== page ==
Story: Pim (Marsha Wattanapanich) and her boyfriend Vee (Vittaya Wasukraipaisan) have emigrated to South Korea
and live there for a few years already. However, one day they get a call that informs them about Pim's mother being
in hospital and in
critical condition. The two fly back to Thailand, but it's not a pleasent journey for Pim as old memories haunt
her when she enters the house of her childhood. Up until her teenage years she was inseparably connected with her
siamese twin Ploy. Pim was the one who decided to undergo surgery to finally lead a normal life, but Ploy didn't survive
Slowly, Pim starts to hear strange noises and sees odd reflections everywhere, until she eventually is sure of the fact that her sister is back. Pim is on the verge of a mental breakdown, but she still refuses the help of her boyfriend, who wants to seek the advice of a befriended psychiatrist. However, Pim's daydreams and visions become more intense and frequent, so that she eventually agrees, and tries to work up her past and fears with the psychiatrist. Yet, it seems that the things Pim sees are not mere imagination caused by feelings of guilt, but that Ploy is actually back...
Review: After Banjong Pisanthanakun's und Parkpoom Wongpoom's "Shutter", expectations were quite high concerning
their new horror movie "Alone". To the surprise of many the two directors once again prove, that even with well-known
tools, they still manage to scare the living hell out of the audience. The shock moments in the film are first class stuff and
makes you jump from the edge of your seat on several occasions. Even though the horror is once again about a ghost of
a girl seeking revenge, the movie nonetheless avoids becoming too clichéloaden. There may be some pictures of a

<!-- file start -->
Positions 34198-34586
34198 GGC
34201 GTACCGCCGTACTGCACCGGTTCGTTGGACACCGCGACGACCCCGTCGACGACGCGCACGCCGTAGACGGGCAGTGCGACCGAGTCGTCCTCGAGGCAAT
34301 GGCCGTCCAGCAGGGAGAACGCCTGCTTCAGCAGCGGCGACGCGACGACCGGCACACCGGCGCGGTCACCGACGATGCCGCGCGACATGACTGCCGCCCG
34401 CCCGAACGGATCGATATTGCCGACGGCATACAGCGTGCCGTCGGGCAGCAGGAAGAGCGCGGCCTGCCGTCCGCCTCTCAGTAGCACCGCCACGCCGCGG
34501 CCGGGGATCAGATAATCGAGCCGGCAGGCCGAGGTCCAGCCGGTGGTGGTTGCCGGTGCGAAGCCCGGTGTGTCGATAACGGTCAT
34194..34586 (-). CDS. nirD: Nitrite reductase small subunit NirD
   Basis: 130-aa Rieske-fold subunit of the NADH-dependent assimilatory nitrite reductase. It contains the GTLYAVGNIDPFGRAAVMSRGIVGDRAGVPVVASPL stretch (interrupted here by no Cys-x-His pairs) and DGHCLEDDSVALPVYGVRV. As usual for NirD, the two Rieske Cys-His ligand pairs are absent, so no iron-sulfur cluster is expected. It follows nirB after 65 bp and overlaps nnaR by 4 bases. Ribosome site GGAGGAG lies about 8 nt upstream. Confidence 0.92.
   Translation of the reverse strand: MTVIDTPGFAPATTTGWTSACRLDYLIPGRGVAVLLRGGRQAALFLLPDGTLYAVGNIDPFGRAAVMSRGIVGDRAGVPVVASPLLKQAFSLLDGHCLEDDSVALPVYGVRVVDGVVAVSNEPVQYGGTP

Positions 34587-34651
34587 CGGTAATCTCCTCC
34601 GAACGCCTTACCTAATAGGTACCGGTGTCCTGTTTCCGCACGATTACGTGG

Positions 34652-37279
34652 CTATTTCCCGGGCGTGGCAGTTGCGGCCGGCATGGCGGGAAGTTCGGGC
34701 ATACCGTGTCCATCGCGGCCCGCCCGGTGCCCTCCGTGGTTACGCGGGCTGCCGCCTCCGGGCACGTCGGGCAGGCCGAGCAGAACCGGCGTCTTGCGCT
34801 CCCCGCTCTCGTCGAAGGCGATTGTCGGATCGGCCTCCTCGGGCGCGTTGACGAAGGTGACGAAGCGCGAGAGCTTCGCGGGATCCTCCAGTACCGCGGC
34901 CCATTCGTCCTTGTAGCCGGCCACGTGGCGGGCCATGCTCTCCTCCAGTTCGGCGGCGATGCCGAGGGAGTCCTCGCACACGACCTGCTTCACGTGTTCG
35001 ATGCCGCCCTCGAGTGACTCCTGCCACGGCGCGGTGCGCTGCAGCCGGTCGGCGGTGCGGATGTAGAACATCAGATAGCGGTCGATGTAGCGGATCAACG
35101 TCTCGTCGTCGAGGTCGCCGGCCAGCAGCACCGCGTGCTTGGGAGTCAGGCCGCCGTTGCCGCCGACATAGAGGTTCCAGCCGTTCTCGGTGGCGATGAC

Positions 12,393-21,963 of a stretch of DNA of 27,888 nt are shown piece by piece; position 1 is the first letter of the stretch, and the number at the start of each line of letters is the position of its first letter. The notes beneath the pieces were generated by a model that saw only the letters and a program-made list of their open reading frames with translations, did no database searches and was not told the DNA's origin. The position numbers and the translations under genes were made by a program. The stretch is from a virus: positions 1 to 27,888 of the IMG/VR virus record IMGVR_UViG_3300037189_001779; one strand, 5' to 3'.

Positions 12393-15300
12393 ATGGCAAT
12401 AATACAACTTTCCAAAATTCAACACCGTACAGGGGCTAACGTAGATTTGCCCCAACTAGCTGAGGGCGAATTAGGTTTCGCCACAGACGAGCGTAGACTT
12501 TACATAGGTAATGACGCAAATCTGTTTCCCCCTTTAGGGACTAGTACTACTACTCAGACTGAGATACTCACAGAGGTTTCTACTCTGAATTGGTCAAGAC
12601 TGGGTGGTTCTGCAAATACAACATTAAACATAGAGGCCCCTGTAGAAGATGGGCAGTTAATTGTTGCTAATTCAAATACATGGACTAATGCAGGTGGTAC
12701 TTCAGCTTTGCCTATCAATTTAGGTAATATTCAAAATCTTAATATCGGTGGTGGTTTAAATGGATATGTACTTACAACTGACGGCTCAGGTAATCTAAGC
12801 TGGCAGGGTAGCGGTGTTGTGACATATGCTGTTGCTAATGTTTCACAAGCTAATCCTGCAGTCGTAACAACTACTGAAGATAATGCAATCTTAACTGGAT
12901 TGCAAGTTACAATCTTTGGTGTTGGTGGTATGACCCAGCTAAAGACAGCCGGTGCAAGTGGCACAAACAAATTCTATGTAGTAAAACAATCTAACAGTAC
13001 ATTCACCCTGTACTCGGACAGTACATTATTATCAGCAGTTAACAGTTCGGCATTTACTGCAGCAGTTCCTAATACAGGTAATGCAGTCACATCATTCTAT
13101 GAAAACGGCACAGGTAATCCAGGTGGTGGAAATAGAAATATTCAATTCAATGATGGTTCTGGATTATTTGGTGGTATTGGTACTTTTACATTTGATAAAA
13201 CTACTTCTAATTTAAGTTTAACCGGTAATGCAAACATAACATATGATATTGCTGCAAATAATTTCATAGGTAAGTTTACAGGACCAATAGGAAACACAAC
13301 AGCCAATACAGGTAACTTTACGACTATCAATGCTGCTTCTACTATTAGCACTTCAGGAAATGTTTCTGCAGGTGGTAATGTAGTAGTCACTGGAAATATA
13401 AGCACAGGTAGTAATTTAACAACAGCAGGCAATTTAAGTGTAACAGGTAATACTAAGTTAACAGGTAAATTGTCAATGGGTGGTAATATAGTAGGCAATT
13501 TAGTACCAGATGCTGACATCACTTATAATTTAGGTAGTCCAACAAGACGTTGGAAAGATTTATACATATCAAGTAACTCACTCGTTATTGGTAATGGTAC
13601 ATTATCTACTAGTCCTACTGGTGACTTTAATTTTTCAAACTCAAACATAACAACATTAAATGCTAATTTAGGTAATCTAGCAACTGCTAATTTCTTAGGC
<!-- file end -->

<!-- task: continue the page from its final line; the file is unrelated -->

long-haired girl, but they also look refreshingly different, as we get to see the ghost in different shapes
throughout the film. Sometimes it's just a mere reflection in the mirror, which we can barely perceive and can't
distinguish any details, and at other times it's a decayed and disfigured body that jumps at us. If you are
looking for a horror flick that makes you turn on the lights after viewing it and to search for ghosts under your bed
or in the closet, then this one is the right choice for you.
The main plot itself already promises to provide creepy entertainment. It's about siamese twins, who are forced to be together for all of their life. Even after the death of one them, there still seems to be a mental link between them. The movie also brings up some typical erroneous beliefs, for example that the other twin instantly has to die when the first one is dead. Of course this is nonsense as long as the two don't share the same organs. Still, wouldn't you prefer to die than to lie beside your twin, who is dead and of whom you know that his body is slowly going to decay and that you can't do nothing about it? As you see, there is a high creepy factor to be found in the main plot, and the two directors/writers build the rest of the script on that and deliver a surprisingly well-done horror movie.